Strategy of the Week

 Week Of 
                     
Strategy
Description
 
Nov 26, 2012  TPT Hold-Ups
Hold-Ups (Click here for examples)  are interactive, formative- assessments in the form of response cards. Similar to white boards, students hold up index cards or colored paper with pre-drawn words, images, or numbers. Studies indicate that response cards:
  • increase student performance, participation, and achievement
  • improve on-task behavior 
  • promote more specific teacher feedback compared to traditional hand-raising
Dec 3, 2012 Question Stems

Question Stems see examples here are sentence starters that help students analyze and practice the different thinking levels required in class & on standardized tests. Students can use question stems to:

  • write and practice review questions.
  • analyze the "cue" words that indicate what test questions are asking.
 Dec 10, 2012  INSERT INSERT (click here for examples) is a quick note-taking strategy that students use to "code" text, video, or Powerpoints with their thinking. These quick codes can prompt collaborative student discussion after teacher instruction.
 
Dec 17, 2012
 
Dump & Clump
 
Dump and Clump (Click here for example) is an easy-to-prepare sorting strategy that students can use with vocabulary. Words are placed in a "dumpster" or word bank and then categorized into smaller "clumpsters."  


Dump and Clump is an activity that can be differentiated easily.  For an easier sort, teachers can label the clumpster categories; for a more difficult sort, students can determine the dumpster and/or clumpster categories themselves. One clumpster could be labeled "I don't know" for terms students still have questions about. Another category could be for "oddballs," where students can include terms that don't belong in the other categories. The "oddballs" make the task more rigorous, since students have the additional challenge of determining what doesn't belong. The "I don't knows" help teachers identify concepts needing more instruction.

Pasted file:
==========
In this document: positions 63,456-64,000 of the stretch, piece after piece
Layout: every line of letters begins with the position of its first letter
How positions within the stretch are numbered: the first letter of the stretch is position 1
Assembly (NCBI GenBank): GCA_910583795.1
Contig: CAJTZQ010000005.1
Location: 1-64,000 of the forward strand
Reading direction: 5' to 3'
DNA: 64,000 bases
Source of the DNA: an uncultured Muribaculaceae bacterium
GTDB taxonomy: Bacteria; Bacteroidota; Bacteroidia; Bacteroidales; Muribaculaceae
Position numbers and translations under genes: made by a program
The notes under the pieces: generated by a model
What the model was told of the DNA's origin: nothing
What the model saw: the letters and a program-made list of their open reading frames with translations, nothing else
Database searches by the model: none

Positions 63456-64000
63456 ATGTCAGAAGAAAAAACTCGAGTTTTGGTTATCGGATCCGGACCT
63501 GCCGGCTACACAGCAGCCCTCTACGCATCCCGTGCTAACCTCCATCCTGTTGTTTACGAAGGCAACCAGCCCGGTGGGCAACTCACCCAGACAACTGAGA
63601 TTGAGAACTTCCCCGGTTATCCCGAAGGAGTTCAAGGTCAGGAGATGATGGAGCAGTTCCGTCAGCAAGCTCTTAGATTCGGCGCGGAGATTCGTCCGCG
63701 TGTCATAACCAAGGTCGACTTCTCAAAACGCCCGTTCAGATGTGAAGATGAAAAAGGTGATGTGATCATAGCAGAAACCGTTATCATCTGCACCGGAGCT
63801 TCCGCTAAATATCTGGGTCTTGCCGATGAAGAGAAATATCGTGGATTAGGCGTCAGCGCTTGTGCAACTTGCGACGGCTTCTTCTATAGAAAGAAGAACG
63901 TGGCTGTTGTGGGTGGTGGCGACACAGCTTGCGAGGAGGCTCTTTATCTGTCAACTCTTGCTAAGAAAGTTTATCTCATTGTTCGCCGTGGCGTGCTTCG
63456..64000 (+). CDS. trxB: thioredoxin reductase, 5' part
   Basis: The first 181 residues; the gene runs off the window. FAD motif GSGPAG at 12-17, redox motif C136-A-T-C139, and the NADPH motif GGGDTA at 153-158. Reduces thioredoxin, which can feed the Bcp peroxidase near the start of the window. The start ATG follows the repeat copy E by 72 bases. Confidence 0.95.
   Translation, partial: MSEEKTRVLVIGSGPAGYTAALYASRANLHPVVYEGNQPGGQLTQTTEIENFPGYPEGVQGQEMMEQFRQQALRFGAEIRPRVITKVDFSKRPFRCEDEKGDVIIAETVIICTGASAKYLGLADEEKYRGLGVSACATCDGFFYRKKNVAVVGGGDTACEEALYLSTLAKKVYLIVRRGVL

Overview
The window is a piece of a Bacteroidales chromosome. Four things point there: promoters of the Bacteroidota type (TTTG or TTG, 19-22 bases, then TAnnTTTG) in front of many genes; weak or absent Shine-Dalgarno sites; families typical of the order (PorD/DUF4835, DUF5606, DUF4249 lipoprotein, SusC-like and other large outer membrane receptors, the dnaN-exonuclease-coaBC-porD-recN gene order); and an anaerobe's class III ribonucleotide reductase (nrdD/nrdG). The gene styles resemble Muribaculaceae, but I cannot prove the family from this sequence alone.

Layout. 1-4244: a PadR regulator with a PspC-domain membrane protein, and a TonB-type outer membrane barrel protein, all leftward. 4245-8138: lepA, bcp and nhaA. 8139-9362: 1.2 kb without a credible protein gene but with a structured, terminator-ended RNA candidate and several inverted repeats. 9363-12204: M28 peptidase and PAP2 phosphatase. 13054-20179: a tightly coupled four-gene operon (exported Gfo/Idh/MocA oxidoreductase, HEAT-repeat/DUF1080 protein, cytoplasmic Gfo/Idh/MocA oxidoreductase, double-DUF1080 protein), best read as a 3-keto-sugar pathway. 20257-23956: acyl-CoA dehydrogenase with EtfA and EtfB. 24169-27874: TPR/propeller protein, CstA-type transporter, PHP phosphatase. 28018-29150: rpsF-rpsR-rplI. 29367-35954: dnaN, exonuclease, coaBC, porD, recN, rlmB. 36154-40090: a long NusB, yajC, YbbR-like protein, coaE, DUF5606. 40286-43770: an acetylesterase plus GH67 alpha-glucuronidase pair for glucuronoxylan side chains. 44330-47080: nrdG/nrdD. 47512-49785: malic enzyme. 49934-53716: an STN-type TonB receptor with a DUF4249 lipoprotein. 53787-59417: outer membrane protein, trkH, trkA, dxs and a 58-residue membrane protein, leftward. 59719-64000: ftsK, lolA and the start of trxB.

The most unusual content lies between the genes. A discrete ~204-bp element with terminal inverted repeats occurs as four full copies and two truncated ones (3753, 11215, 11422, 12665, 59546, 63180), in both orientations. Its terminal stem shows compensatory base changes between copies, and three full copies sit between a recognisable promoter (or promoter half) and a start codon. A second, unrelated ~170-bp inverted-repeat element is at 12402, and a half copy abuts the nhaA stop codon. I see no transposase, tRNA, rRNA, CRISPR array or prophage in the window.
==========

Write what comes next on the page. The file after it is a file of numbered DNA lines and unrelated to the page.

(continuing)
Jan 7, 2013
SQPL
(Student Questions for Purposeful Learning)

SQPL (Click here for examples) teaches students how to set a purpose for reading, listening, and learning. After the teacher generates a challenging statement about the material to be covered, partners generate questions.  Together, students compose a class list, marking those that appear more than once. Students are then ready to read, view, or listen with the purpose of looking for answers. (Click here for step-by-step instructions). Research indicates that student-generated questions:

  • are associated with higher levels of engagement & achievement
  • help students focus & sustain attention
  • provide practice in using the academic vocabulary used in standardized tests & texts
April 8, 2013 Learning Targets
Daily learning targets (click here for examples) are short, often "I can" statements that let students know what they are expected to do with their learning that day. Teachers who use learning targets successfully often do the following: 
  • Discuss with students the meaning of the language used in the targets
  • Return to the targets at the end of the lesson to help students assess whether or not they met the goals
  • Change and post targets daily, visible and legible to all students

Here is a 2-minute Youtube clip (funny ) on the power of daily learning targets in high school classrooms. 

http://www.youtube.com/watch?v=SJ53rqxIEqw

 

 April 29, 2013 Constructed Response Writing Preparation

Constructed response items (click here for examples) are short, essay-type questions included on end-of-course and common exams. Most require students to write 1-2 paragraphs addressing a prompt.

Teachers who prepare their students for this type of content writing often do the following: